I have one question about the mechanics...
The keys for the right hand... and then the ones for the pinky (I think you call those R5 and R6).
On my sax, I can only press R5 and R6 down AFTER I pressed down the right ringfinger key.
If I do it in the opposite order, then the right ringfinger pad will touch the other keys.
Yeah, POS horns work that way.
You're going to need someone experienced to give you more first hand advice... in person. I mean... from what it sounds like, yeah, you're generally going to have to hold down that right ring finger key before depressing the right hand pinkie keys in normal play, but the pad shouldn't be coming into contact with other keys. Something is bent or out of adjustment... and it's going to be real hard helping you along online to straighten it out.
 

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saxmanglen said:
Screw them to the wall

Use long screws so they don't fall off during an earthquake.
My point comes back again!
 

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But wether you like it or not, he is right. The things you are experiencing with the D# and C are not normal. Adjusting them will affect the tuning of the sax. But you have to be able to use these keys separatly to get e.g. low G in pitch. This should be your first visit to a technician, because I would not advice you to try it yourself IF you want to actually play on this horn. If you just bought this one to get it apart, see how it works and try to put it back together, I think it will be like fixing a plastic toy sax that is glued in all parts and cannot be fixed afterall.
I really believe saxmanglen gave you the best advice you have been getting. Worst of all, this sax is most likely not going to give you the pleasure saxplaying, or saxengineering, can give you.
The best advice I can give you: nail this one to the wall, rent a solid sax for a couple of month's and take lessons. Then save some money to buy a better one, and let you teacher advise you.
 

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Discussion Starter · #55 ·
The problem is not that I can't play the horn...
It's just that I have to press them down in the right order.
I just wanted to know if this is common or not. I haven't had trouble with it yet, because I apparently use the pinky after the ringfinger automatically anyway.
I just wanted to know whether this was a design flaw on this sax, or if it is common.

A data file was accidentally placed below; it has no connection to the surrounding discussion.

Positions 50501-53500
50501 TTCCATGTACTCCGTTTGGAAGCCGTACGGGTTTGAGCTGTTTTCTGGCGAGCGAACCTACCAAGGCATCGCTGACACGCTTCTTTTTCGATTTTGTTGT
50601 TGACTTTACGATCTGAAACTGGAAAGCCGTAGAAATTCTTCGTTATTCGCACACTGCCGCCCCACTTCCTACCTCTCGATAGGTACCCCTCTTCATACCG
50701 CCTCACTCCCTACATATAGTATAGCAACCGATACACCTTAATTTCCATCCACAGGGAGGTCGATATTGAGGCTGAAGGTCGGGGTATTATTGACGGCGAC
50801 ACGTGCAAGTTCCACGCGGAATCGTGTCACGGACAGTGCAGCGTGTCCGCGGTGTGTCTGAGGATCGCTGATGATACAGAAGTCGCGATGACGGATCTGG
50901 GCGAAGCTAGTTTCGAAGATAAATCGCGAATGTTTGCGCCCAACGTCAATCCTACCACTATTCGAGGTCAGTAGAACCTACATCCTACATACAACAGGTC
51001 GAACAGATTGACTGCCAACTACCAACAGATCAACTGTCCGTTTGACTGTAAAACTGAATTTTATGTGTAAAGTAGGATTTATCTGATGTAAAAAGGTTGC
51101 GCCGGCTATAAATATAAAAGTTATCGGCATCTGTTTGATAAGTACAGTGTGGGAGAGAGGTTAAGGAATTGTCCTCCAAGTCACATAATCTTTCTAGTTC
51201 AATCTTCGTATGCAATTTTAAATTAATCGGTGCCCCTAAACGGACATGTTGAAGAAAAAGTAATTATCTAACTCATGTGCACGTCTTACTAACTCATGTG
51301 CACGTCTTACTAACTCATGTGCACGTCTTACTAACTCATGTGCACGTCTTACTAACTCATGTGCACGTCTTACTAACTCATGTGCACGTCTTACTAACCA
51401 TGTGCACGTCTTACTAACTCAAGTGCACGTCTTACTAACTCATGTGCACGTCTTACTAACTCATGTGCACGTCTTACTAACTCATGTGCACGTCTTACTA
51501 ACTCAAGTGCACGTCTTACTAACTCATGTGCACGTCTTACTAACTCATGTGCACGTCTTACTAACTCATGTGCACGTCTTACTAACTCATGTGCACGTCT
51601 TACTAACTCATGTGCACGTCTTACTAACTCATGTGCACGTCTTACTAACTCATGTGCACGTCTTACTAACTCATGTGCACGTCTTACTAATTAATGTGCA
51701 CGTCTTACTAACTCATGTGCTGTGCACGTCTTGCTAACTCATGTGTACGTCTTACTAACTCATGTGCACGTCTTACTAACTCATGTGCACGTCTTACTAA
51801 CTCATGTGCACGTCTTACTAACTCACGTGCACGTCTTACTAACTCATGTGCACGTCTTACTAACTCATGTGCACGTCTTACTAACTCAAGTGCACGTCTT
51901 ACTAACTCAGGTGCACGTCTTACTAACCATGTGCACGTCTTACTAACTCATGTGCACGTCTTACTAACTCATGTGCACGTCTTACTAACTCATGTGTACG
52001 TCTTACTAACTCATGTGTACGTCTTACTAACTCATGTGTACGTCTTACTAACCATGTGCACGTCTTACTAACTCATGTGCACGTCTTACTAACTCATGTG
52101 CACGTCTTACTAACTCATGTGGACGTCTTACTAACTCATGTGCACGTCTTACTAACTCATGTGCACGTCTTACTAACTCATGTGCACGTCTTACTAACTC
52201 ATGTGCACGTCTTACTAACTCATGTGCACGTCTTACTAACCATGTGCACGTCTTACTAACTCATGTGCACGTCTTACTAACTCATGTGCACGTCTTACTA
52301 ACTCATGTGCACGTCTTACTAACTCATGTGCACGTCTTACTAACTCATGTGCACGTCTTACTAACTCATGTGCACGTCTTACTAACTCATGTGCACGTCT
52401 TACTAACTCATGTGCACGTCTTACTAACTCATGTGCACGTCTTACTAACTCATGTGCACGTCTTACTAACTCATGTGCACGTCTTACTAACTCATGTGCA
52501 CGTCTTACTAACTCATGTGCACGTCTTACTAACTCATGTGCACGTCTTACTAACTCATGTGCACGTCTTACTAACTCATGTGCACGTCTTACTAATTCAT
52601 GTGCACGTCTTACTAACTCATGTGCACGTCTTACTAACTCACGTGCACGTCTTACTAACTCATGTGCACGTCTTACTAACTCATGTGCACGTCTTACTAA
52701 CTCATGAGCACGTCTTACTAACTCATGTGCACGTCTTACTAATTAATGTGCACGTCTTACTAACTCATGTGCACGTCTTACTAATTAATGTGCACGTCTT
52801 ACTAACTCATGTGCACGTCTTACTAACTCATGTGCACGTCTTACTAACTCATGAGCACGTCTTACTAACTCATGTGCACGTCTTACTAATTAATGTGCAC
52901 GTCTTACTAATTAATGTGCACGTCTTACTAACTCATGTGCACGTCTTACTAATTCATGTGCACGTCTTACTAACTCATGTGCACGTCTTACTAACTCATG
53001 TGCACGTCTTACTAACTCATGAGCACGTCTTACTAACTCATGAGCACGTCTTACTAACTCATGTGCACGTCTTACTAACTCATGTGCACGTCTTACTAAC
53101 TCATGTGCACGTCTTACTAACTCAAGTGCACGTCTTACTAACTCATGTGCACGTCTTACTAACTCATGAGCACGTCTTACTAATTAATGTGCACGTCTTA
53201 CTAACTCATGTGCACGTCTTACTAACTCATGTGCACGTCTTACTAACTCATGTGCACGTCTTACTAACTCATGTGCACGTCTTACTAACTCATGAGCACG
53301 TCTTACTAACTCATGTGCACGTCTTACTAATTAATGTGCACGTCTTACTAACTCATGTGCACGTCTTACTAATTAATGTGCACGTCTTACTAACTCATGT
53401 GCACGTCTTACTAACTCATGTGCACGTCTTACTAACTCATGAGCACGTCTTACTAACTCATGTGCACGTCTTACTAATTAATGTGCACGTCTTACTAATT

I don't think it can be bent in any way to avoid it.
But it works, as it is. You can either press down R5, or press down the ringfinger key and then R5.
It's just that they can collide if you press R5 before the ringfinger key.

Anyway, I didn't plan to use this sax for a long time. Just wanted to learn the basics. Playing the sax actually seems easier than I thought, so far. I can play most notes, just the high C and above are troublesome... but that should improve when I get more strength.
 

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I am not sure if i understand it right, but you have to be able to use all keys separatly. You have to be able to play low G and then at the same time press in the D# which you call R5, I believe? That may not affect any other key.

Playing saxophone may seem pretty easy at the beginning. It is not difficult letting all these tones sound, but keep in mind that it really is one of the most difficult windinstruments.
 

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Scali said:
Just a yes or no would suffice.
I don't need these responses, and I'm not going to take you seriously as long as you do. I'll just ignore you.
You've basically been ignoring everyone anyhow. I mean... you come here with your mind already made up looking for validation. You now run into a problem that was foreseen by just about every member looking in on this thread. Some guys are going to go the I told you so route... and not so much to make fun of you, but to serve as cautionary advice to others who might be in a similar boat, but willing to heed the voices of experience.

Now you could come back and say the horn is working great, all is fixed and oh what a great deal you made. But not coming from an experienced player, the value of any sort of review would be negligible. So it's really a lose-lose situation. That is, we'd all expect to hear about a cheap horn not working properly, but should we hear differently, it won't likely register coming from an inexperienced sax player. So we're left with the cautionary tale... and everyone's just playing their role accordingly.
 

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OUCH!

:yikes!:
 

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gary said:
OUCH!

:yikes!:
Is that because he told me I take myself seriously? :shock:

Naah, it has to be the wonderful directness of grumps.....